Close to two years after she lost her own home, Nairne is on the road with Paul trying to stay alive and potentially find a place they could take up residence. When they come upon a group of folks who have created a settlement in an old convent, they try their hardest to show that they are worthy for a permanent place in the community.
As money has become worthless, bartering and trades have become the way of life, and as we learn, this can be honest but there also comes the risk of dealing with deceitful criminals. Including ones that have returned from a past Nairne and Paul worked hard to leave behind.
I wish I was more invested in these characters. The new ones that popped up were not as fleshed out as the characters in the first book. This made it hard to feel empathy for them. I also had trouble buying the motivation of the villain of the novel. In a world where it is becoming harder to survive, revenge doesn’t seem very plausible.
Over at the Book Lust blog, Aarti put out the challenge to make our reading a More Diverse Universe or #Diversiverse for short. The only rule of #Diversiverse is to read ONE book by a person of color between October 4th and 17th, then write a review. That’s it. I invite you all to participate.
My pick for #Diversiverse was Shadowshaper by Daniel José Older. Originally, I had heard about this book from a Book Riot review, and moved it to the top of my TBR when I saw that the stars had aligned for my library to have my hold available during #Diversiverse. I am not usually a reader of magical realism or urban fantasy so I was excited to try something new.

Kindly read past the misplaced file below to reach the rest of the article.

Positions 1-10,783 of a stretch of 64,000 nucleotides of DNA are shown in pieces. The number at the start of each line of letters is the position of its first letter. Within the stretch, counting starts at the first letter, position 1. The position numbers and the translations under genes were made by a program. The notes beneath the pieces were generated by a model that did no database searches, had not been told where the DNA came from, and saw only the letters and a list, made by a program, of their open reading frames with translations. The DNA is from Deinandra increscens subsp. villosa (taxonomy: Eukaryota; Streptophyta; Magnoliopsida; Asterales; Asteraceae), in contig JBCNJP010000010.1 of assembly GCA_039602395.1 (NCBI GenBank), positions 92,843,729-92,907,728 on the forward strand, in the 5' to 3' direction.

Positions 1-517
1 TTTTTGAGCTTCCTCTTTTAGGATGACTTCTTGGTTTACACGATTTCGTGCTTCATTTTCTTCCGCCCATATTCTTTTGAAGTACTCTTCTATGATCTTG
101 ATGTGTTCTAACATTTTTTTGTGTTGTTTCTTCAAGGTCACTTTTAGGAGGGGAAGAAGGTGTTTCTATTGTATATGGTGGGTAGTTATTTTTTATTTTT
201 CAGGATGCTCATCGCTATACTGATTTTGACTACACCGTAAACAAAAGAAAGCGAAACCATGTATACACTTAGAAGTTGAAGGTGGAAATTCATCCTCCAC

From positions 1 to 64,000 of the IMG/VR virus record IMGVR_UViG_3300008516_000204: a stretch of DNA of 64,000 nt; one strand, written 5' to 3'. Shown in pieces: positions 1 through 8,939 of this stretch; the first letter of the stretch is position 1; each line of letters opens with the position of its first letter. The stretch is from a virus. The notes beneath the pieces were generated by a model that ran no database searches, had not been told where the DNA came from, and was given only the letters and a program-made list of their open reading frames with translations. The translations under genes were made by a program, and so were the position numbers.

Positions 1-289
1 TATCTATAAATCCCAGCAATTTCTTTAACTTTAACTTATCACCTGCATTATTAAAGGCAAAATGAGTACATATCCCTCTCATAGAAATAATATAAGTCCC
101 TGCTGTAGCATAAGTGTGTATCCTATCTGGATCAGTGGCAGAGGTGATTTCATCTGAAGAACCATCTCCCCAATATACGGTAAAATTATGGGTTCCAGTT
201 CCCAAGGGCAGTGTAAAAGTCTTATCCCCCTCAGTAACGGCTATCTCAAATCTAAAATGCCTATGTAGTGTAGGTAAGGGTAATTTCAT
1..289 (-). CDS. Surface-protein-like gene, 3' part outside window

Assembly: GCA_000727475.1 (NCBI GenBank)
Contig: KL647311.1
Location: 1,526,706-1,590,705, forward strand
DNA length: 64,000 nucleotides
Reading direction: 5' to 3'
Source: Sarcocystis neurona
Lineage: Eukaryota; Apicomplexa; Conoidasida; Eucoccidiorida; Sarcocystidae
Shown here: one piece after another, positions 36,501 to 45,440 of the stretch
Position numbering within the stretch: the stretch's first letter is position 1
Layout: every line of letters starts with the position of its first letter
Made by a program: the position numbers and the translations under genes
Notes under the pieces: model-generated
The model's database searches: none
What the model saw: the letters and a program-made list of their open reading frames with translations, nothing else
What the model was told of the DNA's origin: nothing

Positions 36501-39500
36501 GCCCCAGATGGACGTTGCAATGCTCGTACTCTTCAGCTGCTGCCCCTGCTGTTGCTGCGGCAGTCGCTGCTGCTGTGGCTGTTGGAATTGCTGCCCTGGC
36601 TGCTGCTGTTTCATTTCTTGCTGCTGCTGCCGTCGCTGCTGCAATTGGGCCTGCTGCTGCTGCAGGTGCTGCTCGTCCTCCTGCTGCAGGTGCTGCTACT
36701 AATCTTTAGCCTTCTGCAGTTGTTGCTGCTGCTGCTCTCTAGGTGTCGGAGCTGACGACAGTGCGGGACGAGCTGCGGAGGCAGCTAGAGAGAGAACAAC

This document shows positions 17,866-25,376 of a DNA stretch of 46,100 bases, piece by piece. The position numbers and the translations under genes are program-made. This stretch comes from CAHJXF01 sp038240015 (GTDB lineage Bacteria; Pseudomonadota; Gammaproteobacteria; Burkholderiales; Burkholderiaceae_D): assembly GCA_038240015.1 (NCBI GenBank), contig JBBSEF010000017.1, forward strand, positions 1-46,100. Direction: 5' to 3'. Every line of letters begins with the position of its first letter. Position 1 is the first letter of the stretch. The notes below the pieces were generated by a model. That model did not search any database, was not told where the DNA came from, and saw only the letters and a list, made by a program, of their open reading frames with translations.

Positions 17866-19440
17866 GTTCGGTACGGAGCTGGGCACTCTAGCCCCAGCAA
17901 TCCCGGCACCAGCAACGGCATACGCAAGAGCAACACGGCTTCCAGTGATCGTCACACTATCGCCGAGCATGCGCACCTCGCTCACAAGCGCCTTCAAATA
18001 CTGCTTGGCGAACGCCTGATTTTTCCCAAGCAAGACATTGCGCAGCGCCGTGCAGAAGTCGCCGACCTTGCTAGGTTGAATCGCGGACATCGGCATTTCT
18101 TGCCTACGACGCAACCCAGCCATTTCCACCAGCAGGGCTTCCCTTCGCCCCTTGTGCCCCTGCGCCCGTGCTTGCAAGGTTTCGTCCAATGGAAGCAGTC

Shadowshaper is a look into the world of Sierra Santiago, a Puerto Rican girl living in Brooklyn. She’s an amazing artist who has been given the gift of Shadowshaping, that is bringing works of art to life through a connection with the spirit world. As she learns about what it means to be a Shadowshaper; she makes the connection that a group of Shadowshapers who hung out with her abuelo, before his stroke, are dying off one by one. Sierra teams up with her friends, including a potential romantic interest in fellow artist Robbie, to figure out what is happening and how she can put an end to it before they come for her.
This is a great book dealing with so many issues; racism, sexism, cultural appropriation, etc all while we see Sierra come of age with her new found abilities. Older knows how to write about these issues in such realistic detail they were like a punch in the gut. Although as a white person, I could not directly relate to the both microaggressions and overt issues with race, I certainly recognized them and could feel the hurt. His writing of a couple of street harassment incidents, which I definitely have experienced as a woman, actually made me shiver. One of the overarching themes is cultural appropriation as we see what happens when a white, male professor intrudes into the traditions of the Shadowshapers.
I highly recommend this book for anyone. It is marketed as Young Adult, but I feel there is so much folks of all ages can get out of reading Shadowshaper. Also, judge this book by its cover, because isn’t it absolutely beautiful?